Why Representative Democracies Can't Write Off Transparency

Interest groups from the NRA to the Sierra Club show the power of information to motivate citizens.
Jonathan Ernst/Reuters

This week, arguing that “transparency is overrated,” Amitai Etzioni presented a familiar critique. In his telling, transparency is ineffective because people cannot or do not act on disclosed information in ways that affect real policy outcomes. What he misses is that disclosure occurs within an ecosystem of interest groups and advocacy organizations that remix, repackage, and redistribute information once it is released. This civil-society context in which data is released significantly affects the effectiveness transparency can have.

According to Etzioni, transparency is vastly oversold because it implicitly relies on a “naïve” theory of direct democracy in which voters learn about, evaluate and signal their preferences on specific government programs and outcomes. “To put this objection in the language of political science,” he summarizes, “Our government is—and must be—not a direct democracy, but a representative one. All we can do is judge whether, in general, taking into consideration all the various votes our representative has cast, we approve or disapprove.”

On its surface, this critique is compelling: Voting is, indeed, a very thin signal of preferences, and it is true that most “people do not have the training necessary to parse and evaluate the mountains of data.” But this does not condemn transparency to the ignominious fate he indicates. Rather, it suggests an additional piece of the puzzle that he ignores: interest groups as intermediaries.

The simplistic dichotomy between direct and representative democracy that Etzioni presents discounts other meaningful forms of political participation and undervalues the role that intermediary institutions and interest-group pluralism play in making transparency work. The United States is not just a representative democracy; it is a society marked by interest-group participation, with a robust ecosystem of advocacy organizations, trade associations, and other groups representing an extremely diverse set of interests.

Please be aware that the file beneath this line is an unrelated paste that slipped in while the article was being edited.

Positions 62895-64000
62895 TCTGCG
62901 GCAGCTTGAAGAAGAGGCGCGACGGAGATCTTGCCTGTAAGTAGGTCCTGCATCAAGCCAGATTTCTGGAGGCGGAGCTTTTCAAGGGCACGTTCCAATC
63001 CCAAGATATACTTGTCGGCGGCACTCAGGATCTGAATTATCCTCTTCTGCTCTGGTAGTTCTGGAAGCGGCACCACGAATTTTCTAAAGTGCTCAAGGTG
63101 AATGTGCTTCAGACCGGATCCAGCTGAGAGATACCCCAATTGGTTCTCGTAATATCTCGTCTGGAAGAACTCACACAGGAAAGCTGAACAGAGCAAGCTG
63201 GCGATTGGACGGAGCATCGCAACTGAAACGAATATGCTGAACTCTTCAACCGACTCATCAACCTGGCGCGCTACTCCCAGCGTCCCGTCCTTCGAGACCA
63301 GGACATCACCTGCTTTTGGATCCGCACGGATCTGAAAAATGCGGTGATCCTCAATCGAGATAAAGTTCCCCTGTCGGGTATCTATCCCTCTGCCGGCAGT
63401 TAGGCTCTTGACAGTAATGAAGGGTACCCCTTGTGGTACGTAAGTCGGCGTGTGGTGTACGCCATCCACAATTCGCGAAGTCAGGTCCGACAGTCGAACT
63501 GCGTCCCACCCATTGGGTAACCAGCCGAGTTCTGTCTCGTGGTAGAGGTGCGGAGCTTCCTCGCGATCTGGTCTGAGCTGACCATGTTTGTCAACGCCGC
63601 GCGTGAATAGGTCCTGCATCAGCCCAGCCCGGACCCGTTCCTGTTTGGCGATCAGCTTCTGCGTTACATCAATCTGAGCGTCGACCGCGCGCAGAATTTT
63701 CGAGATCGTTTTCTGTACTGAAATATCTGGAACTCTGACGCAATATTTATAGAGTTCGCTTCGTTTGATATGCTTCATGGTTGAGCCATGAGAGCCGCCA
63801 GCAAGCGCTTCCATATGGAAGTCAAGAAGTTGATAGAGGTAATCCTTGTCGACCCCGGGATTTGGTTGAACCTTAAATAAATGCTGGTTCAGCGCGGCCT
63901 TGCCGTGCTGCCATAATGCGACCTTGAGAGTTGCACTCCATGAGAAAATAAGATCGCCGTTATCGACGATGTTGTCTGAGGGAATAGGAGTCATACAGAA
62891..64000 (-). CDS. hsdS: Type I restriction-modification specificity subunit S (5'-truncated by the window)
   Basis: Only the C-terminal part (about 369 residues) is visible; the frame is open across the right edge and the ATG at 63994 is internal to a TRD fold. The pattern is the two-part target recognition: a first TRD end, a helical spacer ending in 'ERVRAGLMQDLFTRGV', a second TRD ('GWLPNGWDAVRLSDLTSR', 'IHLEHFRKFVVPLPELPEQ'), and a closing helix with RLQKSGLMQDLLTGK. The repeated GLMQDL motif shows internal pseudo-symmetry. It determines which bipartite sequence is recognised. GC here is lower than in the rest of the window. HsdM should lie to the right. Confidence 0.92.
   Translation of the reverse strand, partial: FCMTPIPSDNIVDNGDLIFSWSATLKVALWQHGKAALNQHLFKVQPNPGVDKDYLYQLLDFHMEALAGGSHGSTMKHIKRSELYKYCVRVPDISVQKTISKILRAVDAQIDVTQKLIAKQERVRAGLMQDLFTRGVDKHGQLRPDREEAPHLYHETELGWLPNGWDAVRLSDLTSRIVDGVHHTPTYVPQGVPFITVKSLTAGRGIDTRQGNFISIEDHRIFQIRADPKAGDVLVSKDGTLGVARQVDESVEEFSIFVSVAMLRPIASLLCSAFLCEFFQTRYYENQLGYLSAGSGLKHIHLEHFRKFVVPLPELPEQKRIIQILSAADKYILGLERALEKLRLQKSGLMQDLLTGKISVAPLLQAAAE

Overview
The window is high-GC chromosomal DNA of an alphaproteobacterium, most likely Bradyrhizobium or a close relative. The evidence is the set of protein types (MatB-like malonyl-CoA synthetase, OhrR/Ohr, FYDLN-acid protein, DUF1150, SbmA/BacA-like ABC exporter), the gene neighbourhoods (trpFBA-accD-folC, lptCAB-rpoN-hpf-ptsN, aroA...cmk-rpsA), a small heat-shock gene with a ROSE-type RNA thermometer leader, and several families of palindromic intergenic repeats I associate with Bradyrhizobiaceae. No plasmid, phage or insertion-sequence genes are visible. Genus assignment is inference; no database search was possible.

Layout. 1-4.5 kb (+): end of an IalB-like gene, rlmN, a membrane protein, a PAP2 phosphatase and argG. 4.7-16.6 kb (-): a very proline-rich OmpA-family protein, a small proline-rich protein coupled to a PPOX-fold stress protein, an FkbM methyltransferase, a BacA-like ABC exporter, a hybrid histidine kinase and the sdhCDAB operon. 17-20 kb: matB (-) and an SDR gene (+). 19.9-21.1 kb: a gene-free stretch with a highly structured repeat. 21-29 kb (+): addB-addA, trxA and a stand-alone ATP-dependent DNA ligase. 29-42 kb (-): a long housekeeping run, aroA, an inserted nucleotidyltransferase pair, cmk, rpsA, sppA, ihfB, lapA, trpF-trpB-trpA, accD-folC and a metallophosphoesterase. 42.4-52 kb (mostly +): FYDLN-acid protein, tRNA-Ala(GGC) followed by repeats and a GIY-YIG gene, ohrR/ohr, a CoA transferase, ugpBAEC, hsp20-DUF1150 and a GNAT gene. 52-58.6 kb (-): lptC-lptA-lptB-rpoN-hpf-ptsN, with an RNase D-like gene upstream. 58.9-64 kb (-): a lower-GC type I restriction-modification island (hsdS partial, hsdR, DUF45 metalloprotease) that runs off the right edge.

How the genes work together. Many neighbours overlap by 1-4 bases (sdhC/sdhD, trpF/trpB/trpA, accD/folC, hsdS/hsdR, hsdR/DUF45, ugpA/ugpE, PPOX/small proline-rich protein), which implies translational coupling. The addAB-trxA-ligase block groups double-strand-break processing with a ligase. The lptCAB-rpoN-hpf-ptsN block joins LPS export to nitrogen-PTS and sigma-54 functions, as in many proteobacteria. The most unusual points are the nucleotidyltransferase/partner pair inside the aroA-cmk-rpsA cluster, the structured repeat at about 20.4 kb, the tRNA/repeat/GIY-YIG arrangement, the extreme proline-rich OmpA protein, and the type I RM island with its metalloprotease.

Etzioni cites byzantine and incomplete campaign-finance disclosure and laughably complex online privacy policies to demonstrate that people don’t behave differently when presented with more information. However, effective transparency is not a “release-the-information-and-they-will-come” proposition. Information needs to be usable in a meaningful sense, and intermediary organizations help make that possible.

David Weil, Mary Graham, and Archon Fung nicely summarize the conditions when government-mandated disclosure can in fact lead to meaningful change:

[E]ffective targeted transparency policies follow a demanding “action cycle” of information provision, use, and response. Consumers must see and comprehend new information and integrate it into choices of products and services; target companies must perceive and act on consumers’ responses in ways that reduce risks, improve services, minimize corruption, or otherwise further a policy goal. Third parties may play critical roles, translating complex information into a form more readily used by individuals in market settings or acting through political or other nonmarket channels in response to disclosed information.

These insights, in this case referring to government-mandated disclosure by companies, can readily be translated to information that the government makes available about its own function.

Presented by

Alexander Furnas is a research fellow at the Sunlight Foundation in Washington, D.C.

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